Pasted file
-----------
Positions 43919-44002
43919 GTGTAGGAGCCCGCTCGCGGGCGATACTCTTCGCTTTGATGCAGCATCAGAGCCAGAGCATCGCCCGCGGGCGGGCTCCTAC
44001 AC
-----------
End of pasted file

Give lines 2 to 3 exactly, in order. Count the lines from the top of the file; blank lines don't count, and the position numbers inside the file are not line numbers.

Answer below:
43919 GTGTAGGAGCCCGCTCGCGGGCGATACTCTTCGCTTTGATGCAGCATCAGAGCCAGAGCATCGCCCGCGGGCGGGCTCCTAC
44001 AC